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Stroke Smart Magazine

July/August 2007

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Planning Your Summer Picnic

By Jean Stork and Sylvia Duraski

What better way to celebrate summer than with a picnic! Whether you want an elaborate or simple outing, use these tips to plan your next outdoor party.


If you have access to a grill at your picnic site, then use it as a healthy way to cook your food. Great grilling starts with lean, flavorful cuts of meat such as filet mignon, flank steak, 90% lean ground beef, center-cut pork chops, chicken, or wild ocean salmon. If you don't want to grill, then pack a chicken dish that's baked instead of fried.

Vegetables add color to the meal and are good for you. Prepare an easy dish for the grill by lightly brushing vegetables with olive oil and seasoning. Place in foil. Keep foil open to brown or close it up to steam the vegetables.

In place of a salad, choose fruit. Fruits are soft, easy to swallow and refreshing on a hot day. Mango, seedless watermelon, kiwi, peaches and strawberries are good choices. You can save preparation time by using frozen bags of fruit.

Appetizer dips are often made with high-fat ingredients such as sour cream, mayonnaise or cream cheese. For a healthier version of your favorite recipe, try replacing 1/2 of the sour cream or mayonnaise with thick, plain yogurt or substitute Neufchatel cheese for cream cheese. Quick choices off the store shelf include hummus, salsa, black bean or corn dips.

Picnic desserts are usually simple bars, cakes and cookies. Make them healthier by using butter for margarine and canola for vegetable oil. Reduce sugar in your recipes by 1/4 to 1/3. Cinnamon, nutmeg and vanilla are natural sweeteners; add them to baked goods and other dishes to reduce the sugar. Try Hershey's Special Dark Cocoa™ in recipes that call for chocolate.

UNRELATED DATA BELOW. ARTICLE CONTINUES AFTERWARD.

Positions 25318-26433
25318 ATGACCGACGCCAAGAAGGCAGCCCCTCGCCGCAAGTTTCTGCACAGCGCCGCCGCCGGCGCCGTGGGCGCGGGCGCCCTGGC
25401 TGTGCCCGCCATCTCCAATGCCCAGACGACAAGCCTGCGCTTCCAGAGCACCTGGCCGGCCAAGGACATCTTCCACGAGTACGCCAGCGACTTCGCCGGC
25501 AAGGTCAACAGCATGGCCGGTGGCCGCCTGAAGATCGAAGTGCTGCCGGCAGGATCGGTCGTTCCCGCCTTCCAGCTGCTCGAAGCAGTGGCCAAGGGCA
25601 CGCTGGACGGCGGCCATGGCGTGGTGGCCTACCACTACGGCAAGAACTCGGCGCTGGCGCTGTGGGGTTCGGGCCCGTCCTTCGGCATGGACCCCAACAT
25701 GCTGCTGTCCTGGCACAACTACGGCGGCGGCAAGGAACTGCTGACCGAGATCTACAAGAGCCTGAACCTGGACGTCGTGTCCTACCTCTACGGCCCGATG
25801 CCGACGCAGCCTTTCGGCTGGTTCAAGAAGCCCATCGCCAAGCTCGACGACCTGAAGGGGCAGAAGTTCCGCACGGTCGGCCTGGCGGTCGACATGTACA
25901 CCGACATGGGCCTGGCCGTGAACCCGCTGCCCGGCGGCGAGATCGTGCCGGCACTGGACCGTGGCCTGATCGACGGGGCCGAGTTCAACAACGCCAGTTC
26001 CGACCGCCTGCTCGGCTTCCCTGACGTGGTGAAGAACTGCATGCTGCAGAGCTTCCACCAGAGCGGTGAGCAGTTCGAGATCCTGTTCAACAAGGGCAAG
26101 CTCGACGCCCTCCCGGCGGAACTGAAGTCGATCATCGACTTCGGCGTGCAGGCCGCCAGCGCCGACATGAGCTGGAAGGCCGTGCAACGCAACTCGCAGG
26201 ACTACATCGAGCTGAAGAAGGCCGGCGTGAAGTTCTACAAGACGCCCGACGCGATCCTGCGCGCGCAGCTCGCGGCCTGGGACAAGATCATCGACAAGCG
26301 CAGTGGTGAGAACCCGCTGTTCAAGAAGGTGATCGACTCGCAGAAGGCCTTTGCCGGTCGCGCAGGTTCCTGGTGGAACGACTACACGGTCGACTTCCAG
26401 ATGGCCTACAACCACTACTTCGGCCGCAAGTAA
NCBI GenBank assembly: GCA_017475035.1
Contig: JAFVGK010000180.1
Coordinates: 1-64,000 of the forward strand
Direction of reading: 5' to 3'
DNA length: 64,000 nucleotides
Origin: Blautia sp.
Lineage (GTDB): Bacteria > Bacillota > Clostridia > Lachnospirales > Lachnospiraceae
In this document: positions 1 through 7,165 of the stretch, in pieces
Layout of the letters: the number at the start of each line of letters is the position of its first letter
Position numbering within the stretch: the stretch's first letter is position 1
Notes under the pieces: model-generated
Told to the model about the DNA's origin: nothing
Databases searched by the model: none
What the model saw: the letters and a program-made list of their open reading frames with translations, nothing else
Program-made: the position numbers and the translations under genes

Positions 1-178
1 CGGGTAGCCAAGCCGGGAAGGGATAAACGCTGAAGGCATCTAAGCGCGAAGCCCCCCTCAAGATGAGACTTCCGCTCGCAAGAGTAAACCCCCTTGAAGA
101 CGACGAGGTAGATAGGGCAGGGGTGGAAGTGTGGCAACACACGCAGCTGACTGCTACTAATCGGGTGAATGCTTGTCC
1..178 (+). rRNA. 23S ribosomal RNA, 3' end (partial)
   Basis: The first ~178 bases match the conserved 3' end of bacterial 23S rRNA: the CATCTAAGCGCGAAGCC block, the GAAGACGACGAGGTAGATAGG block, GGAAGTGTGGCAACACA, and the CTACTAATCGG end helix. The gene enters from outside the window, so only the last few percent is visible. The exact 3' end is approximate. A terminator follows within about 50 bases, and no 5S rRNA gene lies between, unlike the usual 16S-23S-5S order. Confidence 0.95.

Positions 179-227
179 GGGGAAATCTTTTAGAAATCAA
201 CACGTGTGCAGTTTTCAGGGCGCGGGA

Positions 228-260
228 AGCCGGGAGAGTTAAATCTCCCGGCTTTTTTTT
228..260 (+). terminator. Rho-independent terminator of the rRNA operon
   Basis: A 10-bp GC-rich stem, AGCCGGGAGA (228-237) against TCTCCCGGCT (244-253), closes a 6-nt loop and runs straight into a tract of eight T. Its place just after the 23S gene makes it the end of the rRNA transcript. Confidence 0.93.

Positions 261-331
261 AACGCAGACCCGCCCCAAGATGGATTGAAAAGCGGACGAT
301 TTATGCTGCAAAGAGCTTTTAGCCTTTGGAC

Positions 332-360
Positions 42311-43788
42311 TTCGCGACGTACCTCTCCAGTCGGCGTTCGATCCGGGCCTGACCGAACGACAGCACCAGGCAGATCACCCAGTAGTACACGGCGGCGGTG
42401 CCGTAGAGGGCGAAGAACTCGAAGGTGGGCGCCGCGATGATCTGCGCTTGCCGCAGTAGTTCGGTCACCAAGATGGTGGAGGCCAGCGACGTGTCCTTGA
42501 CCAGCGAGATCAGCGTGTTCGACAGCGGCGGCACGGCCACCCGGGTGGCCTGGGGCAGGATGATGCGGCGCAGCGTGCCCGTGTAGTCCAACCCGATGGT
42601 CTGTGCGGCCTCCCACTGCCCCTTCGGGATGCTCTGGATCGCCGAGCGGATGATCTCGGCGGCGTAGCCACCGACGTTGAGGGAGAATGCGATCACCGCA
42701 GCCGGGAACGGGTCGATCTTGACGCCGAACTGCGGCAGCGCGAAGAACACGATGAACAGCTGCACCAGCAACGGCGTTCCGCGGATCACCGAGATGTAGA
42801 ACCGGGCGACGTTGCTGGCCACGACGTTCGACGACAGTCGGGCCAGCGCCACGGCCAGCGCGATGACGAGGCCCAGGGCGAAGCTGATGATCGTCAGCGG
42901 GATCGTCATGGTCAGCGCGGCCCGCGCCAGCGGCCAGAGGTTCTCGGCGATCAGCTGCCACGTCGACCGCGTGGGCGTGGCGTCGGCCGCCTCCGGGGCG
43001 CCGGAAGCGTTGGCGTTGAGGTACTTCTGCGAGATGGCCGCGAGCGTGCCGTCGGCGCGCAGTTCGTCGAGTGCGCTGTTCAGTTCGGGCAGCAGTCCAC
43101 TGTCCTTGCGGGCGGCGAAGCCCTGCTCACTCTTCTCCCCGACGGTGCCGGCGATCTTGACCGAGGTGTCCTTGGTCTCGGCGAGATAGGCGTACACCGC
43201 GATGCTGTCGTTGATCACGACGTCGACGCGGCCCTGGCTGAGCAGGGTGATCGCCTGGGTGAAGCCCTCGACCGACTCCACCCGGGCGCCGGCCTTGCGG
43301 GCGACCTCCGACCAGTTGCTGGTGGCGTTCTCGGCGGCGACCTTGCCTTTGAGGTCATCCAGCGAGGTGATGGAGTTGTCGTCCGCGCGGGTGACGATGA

Paved surfaces allow easy access to bathrooms and grills.

Grills with adjustable heights are better for those in wheelchairs or with decreased arm strength.

Look for wheelchair accessible tables; if none are available, bring a portable table or a tray or board to place across wheelchair armrests.

For easy transport, use a roller suitcase for paper supplies and a wheeled-cooler for food and drinks.

Schedule your picnic for the early evening.

Wear light weight, loose fitting, light colored clothing.

Sit under a tree or a big umbrella with a stand; or bring a rain umbrella for shade.

Cool off by using a handheld fan with a mister.

Drink plenty of water throughout the day. Avoid beverages with caffeine or alcohol so you don't get dehydrated.

Ask your pharmacist if any of your medicines could cause increased sensitivity to the sun.

Watch for signs of dehydration and heat stroke: fatigue, lightheadedness, confusion, dizziness, increased heart rate and breathing. Seek medical attention if you have these symptoms.

RECIPE: Crunchy Garlic Chicken

4 Boneless skinless chicken breasts (thawed)

4 C. Cornflakes

4 Tbsp. Smart Balance™ Butter

1 Tsp. Garlic Powder

1/2 Tsp. Salt

1/2 Tsp. Pepper

1 Tbsp. Parsley Flakes

1 Tsp. Creole Seasoning (Optional)

1 Tsp. Chili Powder

Preheat oven to 425 degrees. Coat a 13"x9" baking dish with a light layer of vegetable or olive oil.

Put cornflakes into a large re-sealable plastic bag and crush using a rolling pin until cornflakes resemble coarse bread crumbs. Add garlic powder, salt, pepper, parsley flakes, chili powder and Creole seasoning if desired. Shake bag until ingredients are well mixed.

Melt butter in a small bowl. (Make sure the bowl is big enough for dipping the chicken breasts.)

Coat chicken in melted butter and place in the bag with the cornflake mixture. Shake until chicken breast is covered and place in the baking dish. Repeat this step with all 4 chicken breasts.

Put the coated chicken breasts into the baking dish. Place baking dish in the oven and bake for 45 minutes. Let cool for 5 minutes before eating. Enjoy!

Jean Stork is a registered dietician and Sylvia Duraski is a nurse practitioner. Both work with stroke survivors at the Rehabilitation Institute of Chicago.


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